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Are You Ready for a Horse?

Get horse ready! Review this checklist to see if you and your farm are ready for a horse.

By Lisa Munniksma


Lisa on quarter horse

Lisa with quarter horse
Courtesy Lisa Munniksma

Before you bring home your horse, consider this checklist to be sure you’re really ready:

  • Shelter: Some horses require more shelter than others. This depends on your climate, their health, their age and their breeding. In general, a three-sided shelter that acts as a wind-break is adequate for most horses. If the shelter has a concrete floor, you’ll need to be sure it’s well-bedded (see below) or you can line the floor with rubber mats.

  • Safe, sturdy fencing: Barbed-wire fencing is not recommended for horses, as this can cause serious injuries if they were to become tangled in it. Read “Farm Fencing” by Carol Ekarius for details about fencing options.

  • Turnout area for adequate exercise.

  • Clean, constant water access: Whether you have a creek in the field, an automatic waterer or good, old-fashioned water buckets, constant access to drinking water is important for horse health.

  • Quality, mold-free hay or year-round access to forage. Read “Grazing the Surface” for information on managing your pasture.

  • Supplemental grain: The majority of a horse’s nutritional needs should be provided by forage, but some horses require grain to supplement their diets.

  • Halter: You’d better get an extra halter, because it’s likely to break or get lost at the least convenient time. If you plan to leave the halter on your horse while he’s unattended, be sure it’s made of leather or has a leather break-away strap. A horse can be injured if its halter gets caught on something in the field.

  • Lead rope: Have an extra of these, too.

  • Wheelbarrow and pitchfork: You know what these are for, and horses have a way of making a lot of it.

  • Bedding: If your horse is going to spend a lot of time in the shelter, you’ll want to bed it with wood shavings, straw or other bedding materials to absorb waste and provide a cushion.

  • A basic first-aid kit: This should include a thermometer, a stethoscope, a hoof pick, bandage scissors, tweezers, a pocket knife, a flashlight, sterile saline solution, povidone-iodine solution, rubber gloves, triple-antibiotic ointment, non-steroidal eye ointment, oil-based lubricant, sterile absorbent pads, gauze roll, self-adhesive wrap, duct tape, instant cold packs, non-steriodal anti-inflammatory drugs in paste form, your veterinarian’s contact information, and an equine first-aid book. Your veterinarian can recommend additional items and instruct you on how to use these properly. Store this in a mouse-proof container in an easy-to-access place.

  • A good relationship with a veterinarian who works on horses: You should get to know him now, before you need him in an emergency situation.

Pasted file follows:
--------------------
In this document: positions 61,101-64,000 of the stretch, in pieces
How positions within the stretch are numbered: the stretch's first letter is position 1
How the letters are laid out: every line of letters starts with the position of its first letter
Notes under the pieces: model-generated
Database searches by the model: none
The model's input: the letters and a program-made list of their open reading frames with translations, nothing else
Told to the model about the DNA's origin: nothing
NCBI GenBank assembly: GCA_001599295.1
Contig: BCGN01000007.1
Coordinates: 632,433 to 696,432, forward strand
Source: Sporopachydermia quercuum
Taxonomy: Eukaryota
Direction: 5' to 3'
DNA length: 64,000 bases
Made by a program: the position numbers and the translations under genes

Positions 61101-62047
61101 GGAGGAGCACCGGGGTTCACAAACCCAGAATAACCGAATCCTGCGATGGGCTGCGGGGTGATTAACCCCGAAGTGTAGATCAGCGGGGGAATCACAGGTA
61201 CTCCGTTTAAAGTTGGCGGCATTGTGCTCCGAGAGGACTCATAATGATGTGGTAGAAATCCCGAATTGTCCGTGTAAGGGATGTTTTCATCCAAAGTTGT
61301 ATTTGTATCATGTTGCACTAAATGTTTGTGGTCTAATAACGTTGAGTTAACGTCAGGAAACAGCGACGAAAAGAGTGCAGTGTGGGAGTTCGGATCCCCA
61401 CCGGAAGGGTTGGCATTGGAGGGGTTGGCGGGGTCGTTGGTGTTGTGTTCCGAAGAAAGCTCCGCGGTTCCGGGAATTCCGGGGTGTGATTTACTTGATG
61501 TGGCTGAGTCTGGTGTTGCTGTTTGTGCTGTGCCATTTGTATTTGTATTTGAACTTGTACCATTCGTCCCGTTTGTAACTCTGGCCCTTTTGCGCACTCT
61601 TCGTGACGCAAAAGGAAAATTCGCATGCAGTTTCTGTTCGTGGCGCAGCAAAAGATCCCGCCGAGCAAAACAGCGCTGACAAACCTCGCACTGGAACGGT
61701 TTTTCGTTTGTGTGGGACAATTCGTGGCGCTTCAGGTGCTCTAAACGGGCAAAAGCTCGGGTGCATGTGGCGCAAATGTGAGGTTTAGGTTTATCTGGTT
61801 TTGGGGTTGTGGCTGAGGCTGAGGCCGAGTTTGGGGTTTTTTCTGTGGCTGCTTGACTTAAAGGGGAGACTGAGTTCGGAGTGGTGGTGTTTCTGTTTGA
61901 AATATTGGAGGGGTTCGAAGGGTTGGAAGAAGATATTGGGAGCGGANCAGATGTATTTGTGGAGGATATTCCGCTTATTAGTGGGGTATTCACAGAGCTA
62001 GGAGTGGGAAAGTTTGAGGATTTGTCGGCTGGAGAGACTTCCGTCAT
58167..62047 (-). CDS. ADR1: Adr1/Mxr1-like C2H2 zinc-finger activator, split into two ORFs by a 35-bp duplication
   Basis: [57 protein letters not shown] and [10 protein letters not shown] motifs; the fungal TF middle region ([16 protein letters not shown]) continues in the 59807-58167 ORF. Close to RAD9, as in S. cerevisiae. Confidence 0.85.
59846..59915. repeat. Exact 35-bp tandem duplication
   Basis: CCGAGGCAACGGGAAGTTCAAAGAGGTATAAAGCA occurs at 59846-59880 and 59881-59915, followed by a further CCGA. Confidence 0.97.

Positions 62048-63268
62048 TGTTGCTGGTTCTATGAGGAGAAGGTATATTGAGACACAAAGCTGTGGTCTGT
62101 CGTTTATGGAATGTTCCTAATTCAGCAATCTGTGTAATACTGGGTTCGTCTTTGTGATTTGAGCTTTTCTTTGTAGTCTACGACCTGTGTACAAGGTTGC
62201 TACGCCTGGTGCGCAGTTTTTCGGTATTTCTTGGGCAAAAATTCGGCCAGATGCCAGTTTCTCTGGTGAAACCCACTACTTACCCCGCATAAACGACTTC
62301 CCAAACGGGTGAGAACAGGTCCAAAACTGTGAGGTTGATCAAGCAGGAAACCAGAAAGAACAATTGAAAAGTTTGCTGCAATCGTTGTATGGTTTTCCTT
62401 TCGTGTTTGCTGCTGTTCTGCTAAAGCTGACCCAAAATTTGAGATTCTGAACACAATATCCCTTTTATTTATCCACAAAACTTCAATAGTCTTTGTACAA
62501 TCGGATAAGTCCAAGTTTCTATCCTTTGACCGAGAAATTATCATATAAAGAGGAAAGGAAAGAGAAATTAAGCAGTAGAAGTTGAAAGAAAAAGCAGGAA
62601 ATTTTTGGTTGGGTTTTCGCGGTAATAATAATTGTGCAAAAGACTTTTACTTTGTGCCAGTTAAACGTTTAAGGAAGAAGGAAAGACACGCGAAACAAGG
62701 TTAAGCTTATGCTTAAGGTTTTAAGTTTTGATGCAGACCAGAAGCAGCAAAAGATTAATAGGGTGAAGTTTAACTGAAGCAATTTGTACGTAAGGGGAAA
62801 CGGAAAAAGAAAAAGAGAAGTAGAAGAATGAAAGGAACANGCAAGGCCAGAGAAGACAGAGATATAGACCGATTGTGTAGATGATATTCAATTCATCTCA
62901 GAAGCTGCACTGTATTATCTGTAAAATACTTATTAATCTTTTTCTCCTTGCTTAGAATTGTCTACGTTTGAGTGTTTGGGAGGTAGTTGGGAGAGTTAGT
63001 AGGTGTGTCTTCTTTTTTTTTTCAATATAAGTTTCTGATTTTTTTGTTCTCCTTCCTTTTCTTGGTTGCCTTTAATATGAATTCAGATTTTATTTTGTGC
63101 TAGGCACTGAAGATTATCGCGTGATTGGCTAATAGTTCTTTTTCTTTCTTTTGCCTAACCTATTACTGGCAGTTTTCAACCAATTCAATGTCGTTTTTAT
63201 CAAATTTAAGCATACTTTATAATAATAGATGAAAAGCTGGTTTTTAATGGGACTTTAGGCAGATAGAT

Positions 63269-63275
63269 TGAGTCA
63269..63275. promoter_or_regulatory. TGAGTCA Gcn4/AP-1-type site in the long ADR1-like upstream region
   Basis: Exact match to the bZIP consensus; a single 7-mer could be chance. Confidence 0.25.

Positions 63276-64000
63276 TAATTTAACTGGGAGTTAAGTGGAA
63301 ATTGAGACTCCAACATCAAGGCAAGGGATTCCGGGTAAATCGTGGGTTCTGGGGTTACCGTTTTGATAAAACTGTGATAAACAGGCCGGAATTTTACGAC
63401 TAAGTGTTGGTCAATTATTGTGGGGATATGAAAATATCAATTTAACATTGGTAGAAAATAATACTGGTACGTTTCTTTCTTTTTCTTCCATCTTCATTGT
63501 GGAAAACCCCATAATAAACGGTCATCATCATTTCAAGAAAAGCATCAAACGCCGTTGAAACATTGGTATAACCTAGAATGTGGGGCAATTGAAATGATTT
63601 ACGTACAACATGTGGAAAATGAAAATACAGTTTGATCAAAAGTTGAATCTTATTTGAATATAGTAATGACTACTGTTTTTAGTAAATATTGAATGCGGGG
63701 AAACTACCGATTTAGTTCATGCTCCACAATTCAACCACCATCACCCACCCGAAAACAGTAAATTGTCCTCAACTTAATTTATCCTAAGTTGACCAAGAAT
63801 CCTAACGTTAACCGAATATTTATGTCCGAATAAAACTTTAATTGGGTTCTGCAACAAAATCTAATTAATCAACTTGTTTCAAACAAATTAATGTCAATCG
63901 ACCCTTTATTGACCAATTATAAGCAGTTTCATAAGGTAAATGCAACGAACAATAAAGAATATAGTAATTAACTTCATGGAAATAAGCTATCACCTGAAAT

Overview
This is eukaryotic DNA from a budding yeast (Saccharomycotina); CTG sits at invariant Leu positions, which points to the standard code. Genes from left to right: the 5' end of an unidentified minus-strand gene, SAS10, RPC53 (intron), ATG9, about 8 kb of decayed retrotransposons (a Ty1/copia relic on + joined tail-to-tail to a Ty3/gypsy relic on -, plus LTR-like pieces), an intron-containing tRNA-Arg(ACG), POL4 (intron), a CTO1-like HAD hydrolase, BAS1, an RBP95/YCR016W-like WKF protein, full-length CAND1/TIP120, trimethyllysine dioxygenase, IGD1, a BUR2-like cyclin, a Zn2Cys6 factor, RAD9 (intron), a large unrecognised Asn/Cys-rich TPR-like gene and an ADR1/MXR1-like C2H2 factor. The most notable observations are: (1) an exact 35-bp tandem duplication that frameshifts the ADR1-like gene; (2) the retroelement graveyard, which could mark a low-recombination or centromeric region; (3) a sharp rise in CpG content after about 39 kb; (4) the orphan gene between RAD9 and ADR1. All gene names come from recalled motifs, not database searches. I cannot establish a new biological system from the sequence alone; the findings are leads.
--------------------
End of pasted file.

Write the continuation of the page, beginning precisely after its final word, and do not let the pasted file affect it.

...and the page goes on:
• A good relationship with a farrier: Horses’ feet need routine care. A general recommendation is to have their feet trimmed every four to eight weeks, depending on how fast they grow and what the horse is used for.

  • Transportation for your horse or a good relationship with someone who is able to transport your horse in an emergency: Sometimes horse injuries or illnesses require a visit to the veterinary hospital, and you want to be sure you have a way to get him there if needed.

If this is your first horse-owning experience, check in with your veterinarian or your county extension agent to be sure your farm is ready to go before your horse arrives.

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Are You Ready for a Horse?

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Reader Comments
Another thing to consider would be what you are looking for in a horse. Are you an looking for an eventer, a trail horse or just a pet? If your looking for a pet consider an older horse that is perhaps not sound for riding but still has plenty of love to give. What is your skill level and how much horse can you handle? A well trained horse in her teens is a better choice for a novice than the young horse who needs lots of work. My horses range from 17 months to 20 years with my main riding horse being 15. She has been there and done that and is an amazing mount. My 20 year old is a pony used for cart driving and is a great little lady to have around. The babies require a lot of patience and training. Please don't buy a horse only because he is cute!
Erica Mulcahy, Alexandria, VA
Posted: 2/10/2014 11:15:47 AM
Good article. I think a lot of people aren't clued up on the complexities of keeping horses and the care that they require. It is a lot of work!!! That's why I set up Horse Health Supplies , an unbiased review site to help consumers by the best equine supplies to care for their horse.
James, London, AL
Posted: 10/6/2011 12:40:11 PM
I'd like to suggest an addition to the list: time to spend with your horse. Getting to know their personality, idiosyncrasies, and simply what is "normal" for this animal is essential in developing a bond with them.
Lori, Evansville, IN
Posted: 4/19/2010 9:25:01 PM
This is some good information to know.
Bridgette, LeBeau, LA
Posted: 10/9/2009 1:06:26 PM
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